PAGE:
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Payroll in NoNorway.








Country Capital



Norwegian krone (NOK)

Norway is an excellent place to work as the country’s employment laws are generous and employee centric. However, Norway has specific payroll and taxation rules that can make it difficult to set up payroll and hire employees. Here are some key considerations to help you navigate these complexities.

Taxation rules in Norway

General income is taxed at a flat rate of 22%. The general income tax base comprises all categories of taxable income (i.e., income from employment, business, and capital). Tax allowances, expenses, and certain losses are deductible when computing general income.

As of 2023, the social security rate owed by the employer in Norway continues to be 14.1%. Employee contribution rates are levied on the personal income basis, with a 16.7% maximum for higher salaries and a minimum of 12.8% for lower salaries.

Employers are required to report all employees’ income, tax deductions, and national insurance contributions each month.

Norway payroll options for companies

Companies that expand to Norway have 3 main payroll options:

  • Internal: Larger companies planning on keeping an active presence in Norway can hire a team to run payroll out of their Norway subsidiary. However, this option is more expensive and time-consuming for businesses.
  • Local Norway payroll processing company: If you don’t want to manage payroll alone, you could outsource it to a Norway payroll processing company. However, you will still be liable for any compliance matters that arise.
  • Employer of Record:  By partnering with an employer of record, such as G-P, companies can skip local entity setup and start paying teams quickly and compliantly.

How to establish a payroll in Norway

Once you decide on the best Norway payroll option for your company, you’ll need to retrieve some information from employees, such as personal ID number, tax deduction card, and emergency contact information.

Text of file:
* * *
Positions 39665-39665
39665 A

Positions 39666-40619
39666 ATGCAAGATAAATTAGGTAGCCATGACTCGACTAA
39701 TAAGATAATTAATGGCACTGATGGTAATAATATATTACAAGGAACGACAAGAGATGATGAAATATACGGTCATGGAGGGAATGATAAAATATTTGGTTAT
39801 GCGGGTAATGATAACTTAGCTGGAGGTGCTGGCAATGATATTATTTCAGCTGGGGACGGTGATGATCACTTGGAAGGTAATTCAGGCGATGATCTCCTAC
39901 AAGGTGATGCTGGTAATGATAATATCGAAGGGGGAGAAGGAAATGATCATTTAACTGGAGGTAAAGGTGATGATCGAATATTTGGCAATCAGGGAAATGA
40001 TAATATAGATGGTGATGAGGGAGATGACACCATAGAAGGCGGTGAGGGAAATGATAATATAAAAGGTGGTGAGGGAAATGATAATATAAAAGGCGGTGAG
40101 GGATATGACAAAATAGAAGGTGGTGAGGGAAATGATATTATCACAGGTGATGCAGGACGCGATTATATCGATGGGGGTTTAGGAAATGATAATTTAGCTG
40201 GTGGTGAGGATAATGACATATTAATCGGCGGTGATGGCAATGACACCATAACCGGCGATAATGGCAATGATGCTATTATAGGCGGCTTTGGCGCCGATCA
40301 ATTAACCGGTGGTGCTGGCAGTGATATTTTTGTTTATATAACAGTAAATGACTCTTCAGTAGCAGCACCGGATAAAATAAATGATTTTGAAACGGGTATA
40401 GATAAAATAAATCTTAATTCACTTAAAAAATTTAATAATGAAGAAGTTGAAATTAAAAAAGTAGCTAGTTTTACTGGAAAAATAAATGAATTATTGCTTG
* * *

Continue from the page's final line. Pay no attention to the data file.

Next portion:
Entitlement and termination terms

Norway has strong termination protections for employees, so including entitlement and termination terms in a written employment contract is essential. The notice period for an employer dismissing an employee ranges anywhere from 1 to 6 months, depending on the employee’s time with the company and other factors. Keep in mind that probationary periods are common and can include different entitlement and termination terms.

Streamline global payroll management with G-P.

G-P streamlines each step of the payroll management process with our market-leading Global Growth Platform™. Pay your team with confidence anywhere in the world in 150 currencies with our 99% on-time automated payroll system — all with just a few clicks. Our products also integrate with leading HCM solutions, syncing employee payroll data across platforms automatically to create one reliable, convenient source of truth for HR teams.

Contact us to learn more about how we can support you.


THIS CONTENT IS FOR INFORMATIONAL PURPOSES ONLY AND DOES NOT CONSTITUTE LEGAL OR TAX ADVICE. You should always consult with and rely on your own legal and/or tax advisor(s). G-P does not provide legal or tax advice. The information is general and not tailored to a specific company or workforce and does not reflect G-P’s product delivery in any given jurisdiction. G-P makes no representations or warranties concerning the accuracy, completeness, or timeliness of this information and shall have no liability arising out of or in connection with it, including any loss caused by use of, or reliance on, the information.

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